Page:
Tuesday, September 05, 2006

School Crash...made me think

This accident slowed traffic to a crawl while on my 60min commute to my teaching gig at the Art Institute.

I pulled out the ol' Treo650 and snapped this shot. Okay, so its not great, but it got me thinking for the remainder of my drive. Is that us, the web2.0 crowd, driving that car into the web2.0 car into the back of the traditional school system bus? Are we blazing ahead with wikis, blogs, RSS, etc, to only smash into the system? Sure the teachers are starting to get it, slowly, and hurrah for them. But if the system doesn't fundamentaly change the way its structured are we doomed to continue down the path of "internet as just another tool to smash into the hours of classroom work".

I mean seriously! Programs like Teach to the Future are still teaching teachers how to use powerpoint in the classroom. There is no reason why companies like Intel shouldn't be leading the charge in educating our teachers around the world utilizing not only the latest hardware, but internet tools as well. Just ask Will Richardson what it's all about and he'll point you to a multitude of GREAT examples: Teachers going at it on their own with little or no money. And students collaborating, and learning with other students and teachers via blogs, wikis, RSS and social networks. I could go on a rant but I'd rather not.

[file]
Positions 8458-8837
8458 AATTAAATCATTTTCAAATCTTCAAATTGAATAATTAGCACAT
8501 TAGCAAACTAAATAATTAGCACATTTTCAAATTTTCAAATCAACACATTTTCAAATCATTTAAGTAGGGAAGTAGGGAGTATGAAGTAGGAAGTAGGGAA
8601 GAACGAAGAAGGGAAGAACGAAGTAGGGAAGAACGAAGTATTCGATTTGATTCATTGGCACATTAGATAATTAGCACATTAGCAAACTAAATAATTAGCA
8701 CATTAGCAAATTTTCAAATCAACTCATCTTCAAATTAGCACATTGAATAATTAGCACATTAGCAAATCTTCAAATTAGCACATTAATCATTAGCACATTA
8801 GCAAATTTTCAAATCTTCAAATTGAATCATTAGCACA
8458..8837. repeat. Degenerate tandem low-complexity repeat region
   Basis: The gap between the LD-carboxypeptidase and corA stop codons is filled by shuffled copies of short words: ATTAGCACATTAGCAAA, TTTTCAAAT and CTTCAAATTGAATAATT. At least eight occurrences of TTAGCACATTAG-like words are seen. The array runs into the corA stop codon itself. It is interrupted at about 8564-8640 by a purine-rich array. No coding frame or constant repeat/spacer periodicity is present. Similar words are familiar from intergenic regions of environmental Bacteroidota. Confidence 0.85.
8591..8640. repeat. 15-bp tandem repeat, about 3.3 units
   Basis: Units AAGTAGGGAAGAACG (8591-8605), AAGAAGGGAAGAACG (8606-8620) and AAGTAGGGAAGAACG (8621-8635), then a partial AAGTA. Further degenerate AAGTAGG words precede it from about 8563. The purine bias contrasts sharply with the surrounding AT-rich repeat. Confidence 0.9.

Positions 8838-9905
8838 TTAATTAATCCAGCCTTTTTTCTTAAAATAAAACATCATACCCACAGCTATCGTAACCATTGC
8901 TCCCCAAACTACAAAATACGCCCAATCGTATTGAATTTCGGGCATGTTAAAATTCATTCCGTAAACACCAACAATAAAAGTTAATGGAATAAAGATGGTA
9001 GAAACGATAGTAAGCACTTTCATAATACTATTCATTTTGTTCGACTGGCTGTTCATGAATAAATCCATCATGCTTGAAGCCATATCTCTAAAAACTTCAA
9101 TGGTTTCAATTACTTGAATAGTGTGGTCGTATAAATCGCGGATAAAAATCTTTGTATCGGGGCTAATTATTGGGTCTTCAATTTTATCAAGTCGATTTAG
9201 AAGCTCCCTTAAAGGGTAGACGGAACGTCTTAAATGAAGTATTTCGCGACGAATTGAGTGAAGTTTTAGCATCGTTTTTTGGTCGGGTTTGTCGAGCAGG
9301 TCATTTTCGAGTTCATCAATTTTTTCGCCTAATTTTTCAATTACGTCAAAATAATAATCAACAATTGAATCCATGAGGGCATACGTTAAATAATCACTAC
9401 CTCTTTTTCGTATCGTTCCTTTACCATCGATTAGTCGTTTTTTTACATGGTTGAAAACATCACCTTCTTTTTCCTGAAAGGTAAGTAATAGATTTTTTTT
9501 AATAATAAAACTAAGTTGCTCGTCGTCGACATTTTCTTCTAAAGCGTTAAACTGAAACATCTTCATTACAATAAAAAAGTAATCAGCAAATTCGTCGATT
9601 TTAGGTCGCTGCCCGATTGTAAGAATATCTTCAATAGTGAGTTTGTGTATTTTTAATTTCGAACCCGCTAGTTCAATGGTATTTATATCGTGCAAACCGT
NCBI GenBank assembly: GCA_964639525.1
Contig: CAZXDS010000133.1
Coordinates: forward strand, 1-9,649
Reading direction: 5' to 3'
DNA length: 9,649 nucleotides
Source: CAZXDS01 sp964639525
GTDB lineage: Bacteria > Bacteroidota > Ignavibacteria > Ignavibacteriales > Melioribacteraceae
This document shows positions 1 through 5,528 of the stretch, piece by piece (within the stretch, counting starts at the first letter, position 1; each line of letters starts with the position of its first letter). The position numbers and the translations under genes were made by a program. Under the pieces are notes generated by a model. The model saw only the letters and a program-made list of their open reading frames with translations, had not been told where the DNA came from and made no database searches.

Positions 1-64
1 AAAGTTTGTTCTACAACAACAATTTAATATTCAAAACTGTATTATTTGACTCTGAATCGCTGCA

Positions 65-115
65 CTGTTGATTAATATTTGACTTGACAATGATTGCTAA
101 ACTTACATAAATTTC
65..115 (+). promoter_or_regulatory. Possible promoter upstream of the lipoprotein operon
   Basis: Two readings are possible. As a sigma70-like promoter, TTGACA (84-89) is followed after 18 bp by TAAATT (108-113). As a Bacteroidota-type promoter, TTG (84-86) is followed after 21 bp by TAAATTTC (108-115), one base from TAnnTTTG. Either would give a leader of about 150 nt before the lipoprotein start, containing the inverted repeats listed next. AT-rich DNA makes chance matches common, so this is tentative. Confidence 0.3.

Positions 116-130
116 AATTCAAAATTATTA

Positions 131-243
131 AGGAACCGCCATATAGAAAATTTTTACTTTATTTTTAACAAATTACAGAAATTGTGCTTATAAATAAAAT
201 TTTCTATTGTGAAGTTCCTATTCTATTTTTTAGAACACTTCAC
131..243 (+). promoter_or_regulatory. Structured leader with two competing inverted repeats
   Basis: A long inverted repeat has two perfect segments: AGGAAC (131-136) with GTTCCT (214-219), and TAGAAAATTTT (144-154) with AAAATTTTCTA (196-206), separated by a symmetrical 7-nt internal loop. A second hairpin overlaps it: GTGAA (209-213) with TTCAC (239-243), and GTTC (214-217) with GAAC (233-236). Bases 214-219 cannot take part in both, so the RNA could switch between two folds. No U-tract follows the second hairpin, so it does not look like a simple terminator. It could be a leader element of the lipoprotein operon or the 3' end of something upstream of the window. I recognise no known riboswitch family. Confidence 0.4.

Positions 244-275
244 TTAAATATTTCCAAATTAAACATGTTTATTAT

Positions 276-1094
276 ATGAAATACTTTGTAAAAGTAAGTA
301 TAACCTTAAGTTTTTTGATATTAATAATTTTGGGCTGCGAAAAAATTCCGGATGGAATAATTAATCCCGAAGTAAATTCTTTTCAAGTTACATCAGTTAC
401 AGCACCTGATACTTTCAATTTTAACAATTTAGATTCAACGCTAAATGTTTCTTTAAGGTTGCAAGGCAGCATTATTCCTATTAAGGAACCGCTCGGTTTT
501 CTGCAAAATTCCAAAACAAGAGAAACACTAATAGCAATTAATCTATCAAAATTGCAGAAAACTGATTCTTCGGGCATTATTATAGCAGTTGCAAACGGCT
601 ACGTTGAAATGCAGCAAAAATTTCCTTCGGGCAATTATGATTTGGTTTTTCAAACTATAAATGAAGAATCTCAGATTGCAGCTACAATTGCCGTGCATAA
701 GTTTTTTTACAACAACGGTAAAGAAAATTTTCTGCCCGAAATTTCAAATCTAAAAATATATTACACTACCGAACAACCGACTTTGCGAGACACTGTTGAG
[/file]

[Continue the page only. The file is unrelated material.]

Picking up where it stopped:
I'd like to take a moment to applaud his work because I know what's happening out there, and its the work of folks like Will making a difference at the levels where it counts. For every teacher that "gets it" and applies it because of Will there will be more who learn and stay connected to that teacher, and so on, and so on. The network will grow. The value that Will adds grows exponentially because of the power of the tools. He starts the process and it will grow from there. He might not have a million dollar budget to spread the word but he will certainly have an untold impact on teachers around the world far greater than what has been accomplished with a few million tied up in bureaucracy. Nice work, Will. Keep it up.

No comments: